Of course, not everyone will play. Out of the lineup is far-and-away the most talented of this bunch, junior Brett Johnson, who is sidelined for 2021 due to injuries stemming from an offseason accident, and eyeing a return in the spring of 2022. While the offensive line (and the offense as a whole) will have tremendous shoes to fill with Michael Saffell’s medical retirement, it’s tough to argue that Brett Johnson’s absence isn’t the biggest offseason loss for the Bears.
There admittedly aren’t a plethora of NFL-caliber prospects on the 2021 roster — at least not yet — but Brett is clearly one of the top names when it comes to projecting future professional talent. As he focuses his attention on recovery, mentoring the young studs who will attempt to fill his shoes, and perfecting the mustache that is one of the better ones in recent Cal memory, the Bears plan are re-integrating a pair of veterans into the fold.
Although Coach Wilcox has always preached position battles all the way to the end, a healthy Maldonado has always had the inside lane to the starting nose guard role. A promising 2018 gave way to back-to-back injury-ridden seasons for one of the most intense and physical players on either side of the ball.
After missing the start of 2019 and all of 2020, it remains to be seen what type of production Maldonado will bring, but just being on the field is what Cal desperately needs. That won’t be the case for week one against Nevada, with Coach Wilcox acknowledging that Maldonado is still out of the lineup, at least at the start of the season. With talented names like Stanley McKenzie and Ricky Correia part of the mix up front but without experience, I expect Maldonado to see heavy usage and an opportunity to surprise folks as one of the more unexpected stars of Peter Sirmon’s attack. Until he returns, McKenzie is expected to get the first crack at starting NG duties.
“There’s bigger bodies, no doubt,” Wilcox said about the youth up front. “We are very inexperienced. If you look at the defensive line group, Luc Bequette has played a lot, JH has played quite a bit. But the rest of them have played hardly at all. It’s a lot of young guys who are getting their first significant game experience.”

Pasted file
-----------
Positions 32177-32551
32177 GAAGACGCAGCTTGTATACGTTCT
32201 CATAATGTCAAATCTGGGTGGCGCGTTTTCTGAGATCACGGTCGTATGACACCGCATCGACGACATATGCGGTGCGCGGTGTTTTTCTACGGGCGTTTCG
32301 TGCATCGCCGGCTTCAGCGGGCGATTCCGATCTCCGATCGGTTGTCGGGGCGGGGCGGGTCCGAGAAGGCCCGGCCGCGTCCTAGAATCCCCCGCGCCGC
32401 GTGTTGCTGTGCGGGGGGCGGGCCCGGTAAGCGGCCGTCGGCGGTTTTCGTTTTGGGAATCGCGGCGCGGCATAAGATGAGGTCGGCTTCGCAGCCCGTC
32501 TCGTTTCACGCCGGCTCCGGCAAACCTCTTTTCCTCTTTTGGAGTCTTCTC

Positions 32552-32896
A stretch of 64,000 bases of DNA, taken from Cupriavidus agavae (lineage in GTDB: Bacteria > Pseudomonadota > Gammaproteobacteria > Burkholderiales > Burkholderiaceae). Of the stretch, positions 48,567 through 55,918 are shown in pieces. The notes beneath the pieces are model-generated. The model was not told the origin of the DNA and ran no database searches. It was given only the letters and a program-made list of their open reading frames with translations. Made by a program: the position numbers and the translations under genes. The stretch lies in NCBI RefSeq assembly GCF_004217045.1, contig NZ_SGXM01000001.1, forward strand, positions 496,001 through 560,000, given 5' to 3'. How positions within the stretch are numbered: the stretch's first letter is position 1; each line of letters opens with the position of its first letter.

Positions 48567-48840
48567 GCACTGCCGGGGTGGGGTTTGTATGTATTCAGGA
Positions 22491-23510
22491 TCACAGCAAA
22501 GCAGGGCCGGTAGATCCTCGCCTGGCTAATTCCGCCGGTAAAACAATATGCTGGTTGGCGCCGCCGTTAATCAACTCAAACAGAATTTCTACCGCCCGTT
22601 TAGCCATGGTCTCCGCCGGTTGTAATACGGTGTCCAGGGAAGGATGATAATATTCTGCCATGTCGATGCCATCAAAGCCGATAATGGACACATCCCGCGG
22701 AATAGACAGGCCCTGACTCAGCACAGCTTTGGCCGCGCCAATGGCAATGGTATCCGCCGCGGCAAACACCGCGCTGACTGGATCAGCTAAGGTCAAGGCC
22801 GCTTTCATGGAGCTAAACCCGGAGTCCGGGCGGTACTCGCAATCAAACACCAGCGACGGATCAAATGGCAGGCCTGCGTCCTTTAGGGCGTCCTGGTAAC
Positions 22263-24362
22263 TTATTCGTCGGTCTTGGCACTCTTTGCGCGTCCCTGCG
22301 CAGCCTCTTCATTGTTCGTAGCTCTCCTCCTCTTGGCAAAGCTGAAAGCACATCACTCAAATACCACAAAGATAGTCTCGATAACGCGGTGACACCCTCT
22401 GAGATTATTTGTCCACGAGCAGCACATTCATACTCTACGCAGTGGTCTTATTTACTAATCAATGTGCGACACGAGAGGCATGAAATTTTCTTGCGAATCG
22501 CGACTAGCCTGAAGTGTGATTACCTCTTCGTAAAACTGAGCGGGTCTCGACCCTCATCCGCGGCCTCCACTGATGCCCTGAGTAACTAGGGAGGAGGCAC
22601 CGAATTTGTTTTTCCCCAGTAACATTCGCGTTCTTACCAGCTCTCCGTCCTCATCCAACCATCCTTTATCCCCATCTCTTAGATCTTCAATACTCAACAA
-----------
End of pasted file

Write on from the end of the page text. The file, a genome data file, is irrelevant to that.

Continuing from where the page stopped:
Last, but not certainly not least, a welcome back to the honorary senior citizen of the group.
When Luc Bequette first stepped foot on campus, the current freshmen on the 2021 roster were in seventh grade. While Jared Goff was the talk of the town on the gridiron, Jaylen Brown and Ivan Rabb were just about to lead the men’s hoops program to their best season in recent memory. It all feels like ages ago, but Bequette has seen it all.
If you don’t know Luc’s story by now, returning to Cal was never a sure thing. Originally raised in Arkansas by a Razorback family, Bequette has often described coming to the Bay Area as an adventure. And even after his 11-game stint at Boston College in 2020, Berkeley was ingrained as his home enough to lure him back for one more adventure — his seventh collegiate merry-go-round.
After playing on a waiver all the way through mid-August, the return was officially completed this past week — No. 93 (and his extra locks of hair) is back. His Cal career spans 42 contests, 12.5 tackles-for-loss and 10 tackles, not to mention an iconic performance in the Bears’ 2018 upset of USC. Eleven games at Boston College, and he now has the rare opportunity to eclipse 60(!) collegiate contests to his name. Cue the grandpa jokes.
Move over Ray Hudson and Zeandae Johnson. The new “he’s *still* at Cal??” crown belongs to one Luc Bequette. And we couldn’t be happier that he’s back.